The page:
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Afro-Caribbean Artist Awilda Sterling and Her Captivating Exhibition Gets An Extension

Artwork by Awilda Sterling (Photo courtesy GAVLAK Palm Beach)

The GAVLAK Palm Beach gallery in Florida, U.S.A., which has been exhibiting Puerto Rican artist Awilda Sterling and her “Unbound Rhythms” artwork since April, has announced it will extend the exhibition for an additional week due to its positive response.

Sterling is an acclaimed painter, performance artist and dancer who explores themes of identity, gender, diaspora, language and migration, challenging conventional notions of culture, national and gendered boundaries.

SHOWCASING STERLING AND HER WORK

“Unbound Rhythms” is Sterling’s premier exhibition at a U.S. art gallery and has been showcasing her new works, including, “…blindfolded,” her most ambitious and impactful work to date, since April 15.

The Whitney Biennale 2022: Quiet as It’s Kept featured Sterling’s work “…blindfolded” that was created at the museum, on site. This work is part of ongoing series of dance-drawings, fusing Afro-Caribbean dance, music, drawing and performance.

Awilda Sterling (Photo courtesy GAVLAK Palm Beach)
Awilda Sterling (Photo courtesy GAVLAK Palm Beach)

During the “…blindfolded” performance, Sterling blindfolded herself while listening to improvisational jazz, composed by Miguel Zenón, one of the most influential and innovative jazz musicians of his generation. Moving freely, she translated the music through her body into dance movements on the surface of the paper with sharp actions and a sense of playfulness.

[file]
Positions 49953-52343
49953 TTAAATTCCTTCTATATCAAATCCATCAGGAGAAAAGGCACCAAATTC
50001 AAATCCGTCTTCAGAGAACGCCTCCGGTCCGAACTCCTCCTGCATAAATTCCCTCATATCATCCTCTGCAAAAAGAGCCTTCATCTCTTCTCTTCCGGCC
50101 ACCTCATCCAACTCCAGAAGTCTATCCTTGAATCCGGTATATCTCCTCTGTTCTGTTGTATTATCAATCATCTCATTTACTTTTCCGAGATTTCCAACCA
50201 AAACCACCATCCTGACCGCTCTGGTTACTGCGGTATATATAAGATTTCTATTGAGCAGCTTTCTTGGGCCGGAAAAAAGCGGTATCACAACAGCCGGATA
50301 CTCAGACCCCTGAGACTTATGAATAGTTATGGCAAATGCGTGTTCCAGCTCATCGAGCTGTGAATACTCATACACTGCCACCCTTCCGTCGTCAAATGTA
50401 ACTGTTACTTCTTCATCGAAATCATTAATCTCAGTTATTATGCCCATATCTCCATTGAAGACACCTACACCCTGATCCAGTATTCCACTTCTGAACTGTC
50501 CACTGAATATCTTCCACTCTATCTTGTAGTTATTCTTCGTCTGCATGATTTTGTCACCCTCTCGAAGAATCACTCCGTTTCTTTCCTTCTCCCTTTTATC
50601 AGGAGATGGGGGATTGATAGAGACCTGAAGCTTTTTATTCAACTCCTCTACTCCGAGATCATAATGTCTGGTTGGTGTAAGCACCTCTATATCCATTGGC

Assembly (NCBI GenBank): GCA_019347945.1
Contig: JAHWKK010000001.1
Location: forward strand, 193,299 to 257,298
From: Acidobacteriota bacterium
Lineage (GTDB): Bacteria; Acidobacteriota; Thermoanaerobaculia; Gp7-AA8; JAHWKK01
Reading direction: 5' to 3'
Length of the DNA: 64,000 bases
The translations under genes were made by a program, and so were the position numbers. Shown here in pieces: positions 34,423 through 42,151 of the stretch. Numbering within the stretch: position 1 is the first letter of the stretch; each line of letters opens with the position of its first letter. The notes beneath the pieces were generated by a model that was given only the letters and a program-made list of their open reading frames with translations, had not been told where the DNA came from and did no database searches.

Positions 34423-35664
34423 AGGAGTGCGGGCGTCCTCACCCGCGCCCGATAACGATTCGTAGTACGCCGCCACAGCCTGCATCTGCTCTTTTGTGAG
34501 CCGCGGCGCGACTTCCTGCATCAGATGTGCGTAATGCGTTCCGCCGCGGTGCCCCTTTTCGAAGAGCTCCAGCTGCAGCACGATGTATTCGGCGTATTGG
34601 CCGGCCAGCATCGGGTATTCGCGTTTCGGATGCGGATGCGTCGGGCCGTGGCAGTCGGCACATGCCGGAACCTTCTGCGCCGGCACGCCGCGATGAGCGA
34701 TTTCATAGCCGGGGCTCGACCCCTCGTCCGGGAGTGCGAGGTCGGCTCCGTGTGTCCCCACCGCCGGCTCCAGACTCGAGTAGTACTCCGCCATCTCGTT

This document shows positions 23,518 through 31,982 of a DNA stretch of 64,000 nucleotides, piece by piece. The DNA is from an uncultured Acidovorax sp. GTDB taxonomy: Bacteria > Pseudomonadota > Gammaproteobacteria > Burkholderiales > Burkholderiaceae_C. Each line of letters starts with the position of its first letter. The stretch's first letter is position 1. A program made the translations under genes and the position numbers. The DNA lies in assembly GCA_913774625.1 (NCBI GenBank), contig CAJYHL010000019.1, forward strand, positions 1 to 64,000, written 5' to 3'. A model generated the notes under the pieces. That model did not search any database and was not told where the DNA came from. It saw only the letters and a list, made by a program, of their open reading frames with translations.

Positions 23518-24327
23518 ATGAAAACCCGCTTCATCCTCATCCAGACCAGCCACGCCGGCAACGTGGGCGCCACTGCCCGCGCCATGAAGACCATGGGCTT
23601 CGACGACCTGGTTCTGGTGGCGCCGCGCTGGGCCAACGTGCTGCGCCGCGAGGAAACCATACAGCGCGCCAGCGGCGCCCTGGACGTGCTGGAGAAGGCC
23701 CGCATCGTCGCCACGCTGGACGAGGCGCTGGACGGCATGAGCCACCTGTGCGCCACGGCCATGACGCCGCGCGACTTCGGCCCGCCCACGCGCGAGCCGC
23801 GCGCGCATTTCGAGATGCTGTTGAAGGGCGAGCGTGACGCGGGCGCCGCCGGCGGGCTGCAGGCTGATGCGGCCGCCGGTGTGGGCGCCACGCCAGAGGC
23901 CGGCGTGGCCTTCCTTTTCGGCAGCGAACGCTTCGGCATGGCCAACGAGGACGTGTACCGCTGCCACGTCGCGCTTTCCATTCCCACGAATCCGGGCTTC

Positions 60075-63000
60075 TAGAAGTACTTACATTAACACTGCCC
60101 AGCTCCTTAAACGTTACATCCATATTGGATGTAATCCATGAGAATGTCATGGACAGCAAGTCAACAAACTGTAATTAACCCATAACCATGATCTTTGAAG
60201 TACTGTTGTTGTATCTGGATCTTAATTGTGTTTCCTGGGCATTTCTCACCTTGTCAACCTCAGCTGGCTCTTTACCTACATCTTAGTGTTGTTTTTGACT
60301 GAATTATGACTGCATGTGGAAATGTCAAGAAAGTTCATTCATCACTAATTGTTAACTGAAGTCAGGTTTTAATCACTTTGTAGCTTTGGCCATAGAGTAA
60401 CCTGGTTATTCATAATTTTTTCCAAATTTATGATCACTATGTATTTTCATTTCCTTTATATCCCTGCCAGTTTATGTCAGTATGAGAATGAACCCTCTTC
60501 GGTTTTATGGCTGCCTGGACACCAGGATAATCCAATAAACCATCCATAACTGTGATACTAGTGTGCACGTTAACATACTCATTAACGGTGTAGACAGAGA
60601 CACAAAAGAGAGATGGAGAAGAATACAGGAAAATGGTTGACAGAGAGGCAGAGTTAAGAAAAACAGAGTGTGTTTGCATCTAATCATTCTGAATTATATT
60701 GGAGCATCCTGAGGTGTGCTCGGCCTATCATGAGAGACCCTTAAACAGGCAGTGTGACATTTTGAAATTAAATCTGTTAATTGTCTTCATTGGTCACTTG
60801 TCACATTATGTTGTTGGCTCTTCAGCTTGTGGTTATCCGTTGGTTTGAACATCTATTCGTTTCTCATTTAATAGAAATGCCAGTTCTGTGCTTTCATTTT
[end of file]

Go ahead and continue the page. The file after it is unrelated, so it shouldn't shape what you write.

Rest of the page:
RESONATING WITH LIFE

Sterling’s dance-drawings resonate with life, visually expanding and exploding with different colors, lines, textures and depth. Marks of bright pastel extrude past the boundaries of the black construction paper onto the walls. The abstract choreography of pastels act as a kinetic record that utilizes the imaginary.

“In the moment, while making those images, I don’t have a sense of what I am doing, but I am enjoying grasping the concept,” Sterling says. “Abstraction gives me that openness and that freedom; from there, I can go further, be riskier in how I work.”

Sterling adds that she’s been forcing her brain “to push ideas for so long that I don’t need to see what I am doing. To me, this is what is most abstract. Precisely because this information is encapsulated in my body, I don’t have to see what I am building on. I just have to feel it first.”

Abstraction gives me that openness and that freedom; from there, I can go further, be riskier in how I work.

Awilda Sterling

Sterling’s experience as a woman of color and her Afro-Caribbean upbringing in Puerto Rico work deeply informs her work. Improvisation and abstraction are key elements in her art. She does what feels honest, and centers herself in a vocabulary rooted in traditional Afro-Caribbean dances, cultures, and religions. She aims to bring these traditions into a more contemporary focus.

Building from these traditional religious dances, Awilda Sterling creates a vocabulary of movement and gestures that translates to active abstraction filled with joy.

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